Any new car owner should be very alarmed at the sight of the following video. It shows a brand new 60,000$ BMW being stolen in seconds with the use of a simple computer and some dark web software to bypass the alarm system.
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The thugs can be seen on CCTV arriving with a laptop computer and a gadget that seeks out and then amplifies the signal from the actual key. One of the two holds the gadget close to the front door and windows to find where the keys are stored. As soon as the signal is found, it is transmitted to the laptop of the other thief who opens the door of the car which is then put in action with the start stop button.
All this in less than 60 seconds. Key activated, security system bypassed. According to London metropolitan police, there have been four of these cases in the past two weeks.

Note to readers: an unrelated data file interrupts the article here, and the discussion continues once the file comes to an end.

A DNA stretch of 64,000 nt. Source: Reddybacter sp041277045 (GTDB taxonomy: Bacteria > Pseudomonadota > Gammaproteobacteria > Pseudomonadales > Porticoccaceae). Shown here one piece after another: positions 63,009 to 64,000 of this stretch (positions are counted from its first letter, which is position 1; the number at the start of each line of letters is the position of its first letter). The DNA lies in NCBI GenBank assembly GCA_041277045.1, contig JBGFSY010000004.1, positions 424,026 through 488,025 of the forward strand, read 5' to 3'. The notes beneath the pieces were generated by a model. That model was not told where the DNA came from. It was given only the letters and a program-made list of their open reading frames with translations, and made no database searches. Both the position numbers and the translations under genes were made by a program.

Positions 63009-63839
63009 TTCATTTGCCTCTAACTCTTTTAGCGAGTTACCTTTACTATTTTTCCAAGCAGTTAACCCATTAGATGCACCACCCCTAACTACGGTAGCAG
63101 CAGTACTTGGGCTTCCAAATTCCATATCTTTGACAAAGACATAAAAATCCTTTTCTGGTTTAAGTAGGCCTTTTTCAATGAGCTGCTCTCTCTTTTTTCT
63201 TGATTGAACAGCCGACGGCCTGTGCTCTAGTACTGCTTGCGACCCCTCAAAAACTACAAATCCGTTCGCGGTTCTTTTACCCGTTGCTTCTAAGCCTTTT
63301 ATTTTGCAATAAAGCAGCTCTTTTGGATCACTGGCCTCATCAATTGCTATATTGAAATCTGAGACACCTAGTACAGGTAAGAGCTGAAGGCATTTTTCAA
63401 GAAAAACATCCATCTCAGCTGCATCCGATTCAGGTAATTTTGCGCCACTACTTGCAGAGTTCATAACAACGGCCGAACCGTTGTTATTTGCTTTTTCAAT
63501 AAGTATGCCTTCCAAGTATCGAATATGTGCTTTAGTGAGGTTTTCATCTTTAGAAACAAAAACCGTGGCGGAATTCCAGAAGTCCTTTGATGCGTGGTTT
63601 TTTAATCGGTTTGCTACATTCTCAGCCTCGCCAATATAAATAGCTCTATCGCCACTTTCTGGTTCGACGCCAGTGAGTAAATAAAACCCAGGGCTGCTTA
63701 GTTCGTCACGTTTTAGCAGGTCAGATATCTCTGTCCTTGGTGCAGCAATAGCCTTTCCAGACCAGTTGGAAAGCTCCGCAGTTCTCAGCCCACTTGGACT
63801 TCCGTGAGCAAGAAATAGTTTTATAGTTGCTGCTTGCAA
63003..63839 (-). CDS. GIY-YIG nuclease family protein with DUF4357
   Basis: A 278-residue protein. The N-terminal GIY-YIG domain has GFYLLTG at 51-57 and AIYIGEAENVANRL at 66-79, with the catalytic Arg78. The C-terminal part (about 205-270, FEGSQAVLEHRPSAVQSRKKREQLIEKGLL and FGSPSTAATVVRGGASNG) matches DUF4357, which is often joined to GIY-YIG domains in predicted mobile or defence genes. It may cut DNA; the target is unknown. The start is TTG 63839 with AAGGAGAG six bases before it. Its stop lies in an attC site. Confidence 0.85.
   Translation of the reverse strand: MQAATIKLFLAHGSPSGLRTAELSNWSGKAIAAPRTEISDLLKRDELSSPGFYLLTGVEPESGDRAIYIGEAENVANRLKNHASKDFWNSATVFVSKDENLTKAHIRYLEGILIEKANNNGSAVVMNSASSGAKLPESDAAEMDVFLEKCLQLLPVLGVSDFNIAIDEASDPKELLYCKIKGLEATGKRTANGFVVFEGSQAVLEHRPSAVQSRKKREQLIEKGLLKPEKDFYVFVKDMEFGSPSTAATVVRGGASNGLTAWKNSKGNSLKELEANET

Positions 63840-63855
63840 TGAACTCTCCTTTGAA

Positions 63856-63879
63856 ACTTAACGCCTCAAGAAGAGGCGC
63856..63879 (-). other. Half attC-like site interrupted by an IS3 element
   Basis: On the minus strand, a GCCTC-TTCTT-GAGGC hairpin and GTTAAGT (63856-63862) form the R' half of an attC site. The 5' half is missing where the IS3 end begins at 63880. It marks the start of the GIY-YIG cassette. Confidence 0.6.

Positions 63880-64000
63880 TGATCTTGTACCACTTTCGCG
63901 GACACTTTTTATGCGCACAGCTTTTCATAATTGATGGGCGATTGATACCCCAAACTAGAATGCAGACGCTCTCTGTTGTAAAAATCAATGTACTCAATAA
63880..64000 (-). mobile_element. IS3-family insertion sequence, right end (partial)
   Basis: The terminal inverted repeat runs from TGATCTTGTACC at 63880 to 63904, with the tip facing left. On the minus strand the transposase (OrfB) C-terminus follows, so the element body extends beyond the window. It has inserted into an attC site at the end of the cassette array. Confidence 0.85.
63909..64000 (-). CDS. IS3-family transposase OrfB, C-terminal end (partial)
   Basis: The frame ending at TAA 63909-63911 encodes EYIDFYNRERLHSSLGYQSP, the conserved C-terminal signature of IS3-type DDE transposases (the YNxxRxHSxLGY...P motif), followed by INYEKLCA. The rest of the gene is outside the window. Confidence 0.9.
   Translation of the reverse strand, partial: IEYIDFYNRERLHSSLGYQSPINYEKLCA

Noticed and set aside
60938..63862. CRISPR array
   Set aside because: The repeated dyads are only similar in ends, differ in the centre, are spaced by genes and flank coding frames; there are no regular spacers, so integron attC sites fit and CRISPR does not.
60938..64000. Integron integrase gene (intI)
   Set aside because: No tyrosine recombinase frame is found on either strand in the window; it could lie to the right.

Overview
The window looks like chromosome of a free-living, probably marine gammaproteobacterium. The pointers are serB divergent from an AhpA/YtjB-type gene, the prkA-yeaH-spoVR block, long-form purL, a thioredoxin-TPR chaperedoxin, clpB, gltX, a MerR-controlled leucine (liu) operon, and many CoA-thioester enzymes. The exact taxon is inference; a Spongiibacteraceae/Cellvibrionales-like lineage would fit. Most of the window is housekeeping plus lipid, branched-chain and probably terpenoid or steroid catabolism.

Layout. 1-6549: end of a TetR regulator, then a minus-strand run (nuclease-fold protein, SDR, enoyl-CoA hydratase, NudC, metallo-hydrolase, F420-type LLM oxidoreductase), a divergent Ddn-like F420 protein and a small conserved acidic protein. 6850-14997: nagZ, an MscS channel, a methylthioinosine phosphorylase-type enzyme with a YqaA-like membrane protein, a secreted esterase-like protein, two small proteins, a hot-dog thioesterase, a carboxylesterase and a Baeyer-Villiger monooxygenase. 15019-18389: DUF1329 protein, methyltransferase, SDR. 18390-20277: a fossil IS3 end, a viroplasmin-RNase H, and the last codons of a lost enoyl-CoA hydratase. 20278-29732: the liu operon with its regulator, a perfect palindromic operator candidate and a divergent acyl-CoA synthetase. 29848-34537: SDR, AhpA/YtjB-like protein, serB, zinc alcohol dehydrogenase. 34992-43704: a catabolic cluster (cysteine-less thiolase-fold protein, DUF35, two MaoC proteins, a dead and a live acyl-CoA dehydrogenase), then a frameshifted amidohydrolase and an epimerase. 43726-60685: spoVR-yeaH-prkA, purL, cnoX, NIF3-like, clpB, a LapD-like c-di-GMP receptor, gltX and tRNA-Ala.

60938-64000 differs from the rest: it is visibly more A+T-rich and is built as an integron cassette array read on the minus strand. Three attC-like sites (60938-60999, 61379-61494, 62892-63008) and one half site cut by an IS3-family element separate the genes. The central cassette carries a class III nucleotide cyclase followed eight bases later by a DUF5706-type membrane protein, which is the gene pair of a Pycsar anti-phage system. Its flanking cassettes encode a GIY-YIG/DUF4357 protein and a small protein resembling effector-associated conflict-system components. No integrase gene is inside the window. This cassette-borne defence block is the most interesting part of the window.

Another victim, gym owner Mr Graham Sinclair, 44 years old, had his 100,000$ BMW X5 stolen from his Enfield drive in the early hours of Friday morning. He said: “I was actually awake until 4am and never heard a thing and the car was less than 20 metres away from me. There were no signs of forced entry and no break-in at the house. I reported it to BMW to see if they could immobilise but they couldn’t… it’s so frustrating to know someone got off with your car with that signal enhancer. These thieves are evolving fast and manufacturers need to match them.”
The police is flabbergasted at how fast thieves are getting updated about car technology. Investigating officer Mr Pete Ellis commented: “This technology used to be confined to more high-end vehicles but it is becoming more widespread and therefore there is a potential for ‘relay attacks’ to become more common.”